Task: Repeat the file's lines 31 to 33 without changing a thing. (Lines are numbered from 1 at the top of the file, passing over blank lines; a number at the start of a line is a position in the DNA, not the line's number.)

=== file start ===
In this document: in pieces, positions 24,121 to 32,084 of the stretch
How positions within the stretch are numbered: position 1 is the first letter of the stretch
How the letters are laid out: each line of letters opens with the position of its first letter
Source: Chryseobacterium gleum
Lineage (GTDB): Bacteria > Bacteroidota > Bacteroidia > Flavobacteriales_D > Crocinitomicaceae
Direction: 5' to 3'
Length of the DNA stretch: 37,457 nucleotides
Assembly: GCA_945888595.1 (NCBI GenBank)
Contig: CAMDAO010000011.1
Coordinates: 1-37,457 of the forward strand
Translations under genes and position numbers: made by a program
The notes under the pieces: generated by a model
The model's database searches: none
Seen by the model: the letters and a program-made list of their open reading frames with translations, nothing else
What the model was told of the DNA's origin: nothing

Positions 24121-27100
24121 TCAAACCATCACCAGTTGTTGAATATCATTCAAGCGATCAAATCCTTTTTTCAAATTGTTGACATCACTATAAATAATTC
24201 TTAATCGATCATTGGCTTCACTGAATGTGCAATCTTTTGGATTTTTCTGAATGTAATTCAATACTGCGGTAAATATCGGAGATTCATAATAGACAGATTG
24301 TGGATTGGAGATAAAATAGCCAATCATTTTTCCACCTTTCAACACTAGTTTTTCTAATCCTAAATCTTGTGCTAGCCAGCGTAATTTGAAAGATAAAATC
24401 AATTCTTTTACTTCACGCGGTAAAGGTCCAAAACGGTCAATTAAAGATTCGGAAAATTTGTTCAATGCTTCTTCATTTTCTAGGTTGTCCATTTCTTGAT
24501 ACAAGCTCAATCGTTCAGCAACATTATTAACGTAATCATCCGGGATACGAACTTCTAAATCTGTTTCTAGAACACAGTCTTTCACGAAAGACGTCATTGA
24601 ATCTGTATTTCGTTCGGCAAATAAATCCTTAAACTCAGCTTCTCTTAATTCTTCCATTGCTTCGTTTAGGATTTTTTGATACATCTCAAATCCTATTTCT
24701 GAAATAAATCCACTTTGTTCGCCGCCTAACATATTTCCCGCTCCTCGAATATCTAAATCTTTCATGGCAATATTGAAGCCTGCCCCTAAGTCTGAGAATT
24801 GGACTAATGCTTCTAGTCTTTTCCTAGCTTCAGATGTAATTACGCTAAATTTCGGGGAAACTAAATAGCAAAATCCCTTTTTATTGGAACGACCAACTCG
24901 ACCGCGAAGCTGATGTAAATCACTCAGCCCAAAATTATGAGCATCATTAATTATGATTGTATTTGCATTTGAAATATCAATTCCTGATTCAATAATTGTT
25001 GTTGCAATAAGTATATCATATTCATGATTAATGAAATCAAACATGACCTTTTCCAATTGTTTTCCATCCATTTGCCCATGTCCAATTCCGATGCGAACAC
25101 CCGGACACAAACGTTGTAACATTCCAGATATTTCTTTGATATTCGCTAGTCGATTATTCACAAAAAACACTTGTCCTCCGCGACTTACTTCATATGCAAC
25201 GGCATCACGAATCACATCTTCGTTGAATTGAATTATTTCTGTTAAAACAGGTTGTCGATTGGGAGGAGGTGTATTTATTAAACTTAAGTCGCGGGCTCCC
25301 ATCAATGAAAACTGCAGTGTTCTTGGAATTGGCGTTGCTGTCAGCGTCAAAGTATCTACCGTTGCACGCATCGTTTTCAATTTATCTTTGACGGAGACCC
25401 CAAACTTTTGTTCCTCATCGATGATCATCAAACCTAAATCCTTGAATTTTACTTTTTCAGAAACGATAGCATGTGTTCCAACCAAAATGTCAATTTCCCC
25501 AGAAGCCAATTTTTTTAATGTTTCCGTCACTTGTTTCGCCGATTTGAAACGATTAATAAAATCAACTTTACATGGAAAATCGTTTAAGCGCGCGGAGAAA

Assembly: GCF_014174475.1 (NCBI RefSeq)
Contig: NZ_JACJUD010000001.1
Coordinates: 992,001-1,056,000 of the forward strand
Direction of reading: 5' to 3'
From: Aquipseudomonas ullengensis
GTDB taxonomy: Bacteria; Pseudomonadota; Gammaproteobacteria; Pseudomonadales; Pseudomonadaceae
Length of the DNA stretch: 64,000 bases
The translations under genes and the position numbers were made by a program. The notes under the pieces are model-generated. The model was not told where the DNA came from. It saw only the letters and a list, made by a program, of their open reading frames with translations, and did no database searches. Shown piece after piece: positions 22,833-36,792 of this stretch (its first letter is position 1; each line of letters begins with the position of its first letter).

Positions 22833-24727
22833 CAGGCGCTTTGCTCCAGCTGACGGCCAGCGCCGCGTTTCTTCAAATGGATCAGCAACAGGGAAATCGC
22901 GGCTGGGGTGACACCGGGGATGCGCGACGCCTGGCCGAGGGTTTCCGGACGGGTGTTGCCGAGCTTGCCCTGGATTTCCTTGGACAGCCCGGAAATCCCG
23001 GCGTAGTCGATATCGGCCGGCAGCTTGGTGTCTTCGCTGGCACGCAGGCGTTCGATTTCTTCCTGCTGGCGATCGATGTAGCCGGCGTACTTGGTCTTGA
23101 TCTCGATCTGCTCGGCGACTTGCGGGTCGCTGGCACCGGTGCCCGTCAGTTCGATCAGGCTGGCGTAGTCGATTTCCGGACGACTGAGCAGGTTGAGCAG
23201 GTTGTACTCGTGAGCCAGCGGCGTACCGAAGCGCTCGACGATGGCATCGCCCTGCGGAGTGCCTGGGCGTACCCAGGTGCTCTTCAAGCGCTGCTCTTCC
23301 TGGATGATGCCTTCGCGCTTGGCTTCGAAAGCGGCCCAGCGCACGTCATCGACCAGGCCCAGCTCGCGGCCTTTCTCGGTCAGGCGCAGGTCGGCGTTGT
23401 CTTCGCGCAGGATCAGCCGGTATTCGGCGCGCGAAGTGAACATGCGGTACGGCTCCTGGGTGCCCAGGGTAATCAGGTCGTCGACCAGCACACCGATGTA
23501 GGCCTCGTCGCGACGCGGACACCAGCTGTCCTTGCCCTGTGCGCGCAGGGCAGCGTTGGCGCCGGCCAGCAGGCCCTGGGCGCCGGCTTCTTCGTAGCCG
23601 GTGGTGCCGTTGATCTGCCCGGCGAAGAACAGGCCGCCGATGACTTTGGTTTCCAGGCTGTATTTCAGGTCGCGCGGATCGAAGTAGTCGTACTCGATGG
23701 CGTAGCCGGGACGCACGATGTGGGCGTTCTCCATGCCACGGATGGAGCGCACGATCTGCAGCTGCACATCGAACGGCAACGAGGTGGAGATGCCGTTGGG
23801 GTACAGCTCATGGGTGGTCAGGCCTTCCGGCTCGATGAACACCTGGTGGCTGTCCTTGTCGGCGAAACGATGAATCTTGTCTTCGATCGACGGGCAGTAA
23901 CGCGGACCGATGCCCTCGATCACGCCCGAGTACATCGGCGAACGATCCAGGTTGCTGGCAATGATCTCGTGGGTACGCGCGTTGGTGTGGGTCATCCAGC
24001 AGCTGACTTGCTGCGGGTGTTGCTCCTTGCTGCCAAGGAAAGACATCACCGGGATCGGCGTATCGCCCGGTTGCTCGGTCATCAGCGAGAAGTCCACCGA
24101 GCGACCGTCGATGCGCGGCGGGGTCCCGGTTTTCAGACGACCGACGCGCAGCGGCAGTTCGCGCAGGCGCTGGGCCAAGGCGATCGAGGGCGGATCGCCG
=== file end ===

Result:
25501 AGAAGCCAATTTTTTTAATGTTTCCGTCACTTGTTTCGCCGATTTGAAACGATTAATAAAATCAACTTTACATGGAAAATCGTTTAAGCGCGCGGAGAAA

Assembly: GCF_014174475.1 (NCBI RefSeq)
Contig: NZ_JACJUD010000001.1